I think it was that trip to the Palm Beach Kennel Club a couple of weeks ago where I played LHE that spurred me back into that game online. I mentioned in that trip report how I’d had the good fortune once to flop quad treys. Not only that, I managed to get paid, having a table full with me for the flop, a few more stick around for the turn, two go to the river, and one call me on the end.

Soon after returning I happened to have a hand online where I again improbably flopped quads. Not only that, it was treys again. And again I got some action.

In fact, it was kind of a perfect storm with this one. Check it out (RSS readers might need to click through to the post in order to view these hands):



Then a couple of days ago I made quads once again, this time on the turn. I don’t always three-bet with little pairs like this, but ihaveahand had been raising more than half his hands and I was thinking I could get him heads-up. That didn’t work out, but just about everything after that did.



Finally, yesterday I had yet another hand in which I managed to flop four of a kind -- and once again made a few berries, largely thanks to the reckless opponent who followed me to the river:



Yes, I know. By posting these hands I realize I am essentially guaranteeing that I will not be seeing quads again for, oh, years and years. Ah, well. At least I’ll be able to come back to this post and remember those days when it seemed to happen all the time.

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Wednesday, March 24, 2010

Webster’s Poker Book (1925)

'Webster's Poker Book (1925)Sometime last year my friend Tim Peters sent me a very thoughtful gift -- an original edition of Webster’s Poker Book (published in 1925).

The condition of the book is not mint by a long shot, with the worn edges, broken spine, and yellowing pages attesting to the book’s age. Still, a rarity of sorts, and I get a kick out of pulling it out now and then and mulling over its various advice and illustrations.

The book could be regarded as a primer of sorts for poker -- one does learn rules, some strategy, odds, and other information of value to players. Mostly, though, it seems aimed at entertaining readers, a goal which it achieves throughout.

A short note at the front of the book explains that “IF YOU HAVE NEVER PLAYED POKER... This book will doubtless stimulate you to learn America’s favorite game.” Five-card draw is the game of choice here, with just about all of the discussion centering around that variant.

In addition to the instruction, there are also numerous anecdotes, funny stories, a history of poker, and other ephemera scattered throughout, the most famous of which being the illustrations by the famous American cartoonist Harold Tucker Webster, better known as “H.T.” Indeed, you have probably seen some of these before reprinted in other poker books -- a total of fifty different one-page cartoons, many of which graphically depict common and/or humorous situations discussed in the text.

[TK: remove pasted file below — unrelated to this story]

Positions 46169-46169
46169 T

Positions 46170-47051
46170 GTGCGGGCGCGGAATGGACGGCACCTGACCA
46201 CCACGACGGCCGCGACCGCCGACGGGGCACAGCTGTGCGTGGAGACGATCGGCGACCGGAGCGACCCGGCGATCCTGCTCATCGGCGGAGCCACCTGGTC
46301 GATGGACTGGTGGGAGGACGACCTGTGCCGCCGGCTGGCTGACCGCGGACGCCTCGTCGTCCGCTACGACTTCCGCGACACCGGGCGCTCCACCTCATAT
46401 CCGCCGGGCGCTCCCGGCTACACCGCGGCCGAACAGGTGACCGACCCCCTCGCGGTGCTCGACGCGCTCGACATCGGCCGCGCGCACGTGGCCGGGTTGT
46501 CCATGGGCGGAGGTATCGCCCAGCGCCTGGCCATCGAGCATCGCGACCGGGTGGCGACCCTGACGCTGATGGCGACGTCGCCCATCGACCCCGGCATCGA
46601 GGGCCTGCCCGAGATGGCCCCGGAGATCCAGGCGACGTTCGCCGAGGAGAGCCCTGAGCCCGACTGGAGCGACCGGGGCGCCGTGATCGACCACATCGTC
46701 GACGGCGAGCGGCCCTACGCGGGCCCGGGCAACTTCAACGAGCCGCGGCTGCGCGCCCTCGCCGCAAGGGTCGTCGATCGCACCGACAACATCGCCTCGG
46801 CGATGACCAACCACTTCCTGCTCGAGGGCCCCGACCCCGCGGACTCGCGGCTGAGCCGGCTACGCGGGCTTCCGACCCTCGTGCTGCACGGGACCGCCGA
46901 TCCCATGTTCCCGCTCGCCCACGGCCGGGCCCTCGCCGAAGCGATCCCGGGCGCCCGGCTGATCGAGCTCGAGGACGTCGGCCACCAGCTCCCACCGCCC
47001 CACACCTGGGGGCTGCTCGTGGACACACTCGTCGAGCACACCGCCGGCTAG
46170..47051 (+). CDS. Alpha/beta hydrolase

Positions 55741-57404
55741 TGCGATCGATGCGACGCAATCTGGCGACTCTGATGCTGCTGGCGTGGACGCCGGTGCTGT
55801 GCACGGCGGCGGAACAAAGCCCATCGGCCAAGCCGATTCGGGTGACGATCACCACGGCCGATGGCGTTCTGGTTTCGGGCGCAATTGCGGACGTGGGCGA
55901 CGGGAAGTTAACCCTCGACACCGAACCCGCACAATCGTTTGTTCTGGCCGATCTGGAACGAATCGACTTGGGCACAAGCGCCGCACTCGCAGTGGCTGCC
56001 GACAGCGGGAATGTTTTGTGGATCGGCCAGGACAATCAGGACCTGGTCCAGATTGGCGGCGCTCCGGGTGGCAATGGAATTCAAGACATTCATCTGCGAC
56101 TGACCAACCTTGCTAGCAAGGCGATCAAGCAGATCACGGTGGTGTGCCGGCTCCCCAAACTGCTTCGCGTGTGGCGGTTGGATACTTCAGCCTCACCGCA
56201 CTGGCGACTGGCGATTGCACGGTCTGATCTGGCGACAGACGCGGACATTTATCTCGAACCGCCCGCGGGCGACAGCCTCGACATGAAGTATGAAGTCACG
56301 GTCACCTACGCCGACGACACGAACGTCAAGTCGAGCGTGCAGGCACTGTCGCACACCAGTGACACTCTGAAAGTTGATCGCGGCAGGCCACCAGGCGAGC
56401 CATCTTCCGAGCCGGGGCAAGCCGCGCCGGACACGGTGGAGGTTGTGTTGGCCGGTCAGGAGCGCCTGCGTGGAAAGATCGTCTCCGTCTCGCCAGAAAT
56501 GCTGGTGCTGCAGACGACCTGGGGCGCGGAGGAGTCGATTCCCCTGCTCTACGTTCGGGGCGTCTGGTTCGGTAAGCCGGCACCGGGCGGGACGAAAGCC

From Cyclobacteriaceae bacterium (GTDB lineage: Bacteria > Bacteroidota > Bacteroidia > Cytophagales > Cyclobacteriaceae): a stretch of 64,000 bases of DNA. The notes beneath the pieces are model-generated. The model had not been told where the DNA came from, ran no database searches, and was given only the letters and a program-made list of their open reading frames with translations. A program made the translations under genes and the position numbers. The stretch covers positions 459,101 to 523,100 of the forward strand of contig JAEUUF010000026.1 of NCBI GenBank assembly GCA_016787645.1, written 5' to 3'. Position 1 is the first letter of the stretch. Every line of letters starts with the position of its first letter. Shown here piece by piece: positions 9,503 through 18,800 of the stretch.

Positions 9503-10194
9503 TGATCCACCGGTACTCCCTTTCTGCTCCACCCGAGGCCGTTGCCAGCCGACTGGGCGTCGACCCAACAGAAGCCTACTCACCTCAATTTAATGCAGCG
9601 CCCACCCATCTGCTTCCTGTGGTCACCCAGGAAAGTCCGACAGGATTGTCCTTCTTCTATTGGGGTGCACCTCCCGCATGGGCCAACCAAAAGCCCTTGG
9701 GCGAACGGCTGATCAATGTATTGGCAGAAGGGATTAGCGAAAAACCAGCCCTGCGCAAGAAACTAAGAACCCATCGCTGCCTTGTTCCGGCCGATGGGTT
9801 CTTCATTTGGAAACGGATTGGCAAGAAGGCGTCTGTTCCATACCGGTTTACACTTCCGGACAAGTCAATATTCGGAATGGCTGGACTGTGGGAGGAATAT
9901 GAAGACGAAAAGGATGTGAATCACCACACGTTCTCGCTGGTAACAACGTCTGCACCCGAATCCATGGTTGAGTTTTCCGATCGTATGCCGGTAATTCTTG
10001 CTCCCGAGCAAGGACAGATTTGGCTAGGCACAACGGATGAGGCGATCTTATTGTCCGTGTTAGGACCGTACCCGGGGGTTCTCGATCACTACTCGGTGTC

Above is the cover, and here is the title page which lists all of Webster’s collaborators, too:



You see reference there to “a compartment containing a set of poker chips and a pad of I.O.U. forms embellished by Webster, ready for instant use.” The book actually does contain a little shelf inside the back cover which can be pulled out. The chips were long gone, but there are still some of the I.O.U. forms, designed for use at the end of the night at the home game. Here’s one of those:



There were also some postcards in there, the front of which featured advertisements for the book and the back a form which could be filled out before sending to your poker buddies. That picture at the bottom of the front side gives you an idea how the little shelf that slides out of the back cover works.





By the way, if you look back at that title page you might notice around the border images of the four suits plus what appear to be swastikas. Webster’s Poker Book appeared right about when the Nazi Party had first adopted the swastika (the first volume of Mein Kampf was also published in 1925, actually), a time when the symbol had yet to take on the connotations which we instantly associate with it. Indeed, before its appropriation by the Nazis, it was often considered a symbol of good luck, which I’m guessing had to be the reason why it was included here.

As I say, the cartoons are the main reason why this book is remembered, and so I wanted to share a few of them with you. All of them evoke ideas and concepts that are familiar to just about anybody who has played poker. A lot of grins to be found among ’em, too.

Here’s one that evokes a common theme in the book -- the eternal struggle between husbands and wives over poker playing:



Here’s another that reminds us of something we’ve all felt after starting a session badly, then finding ourselves vainly trying to dig out of the hole:



And here’s one more suggesting one of the benefits of buying in for the maximum: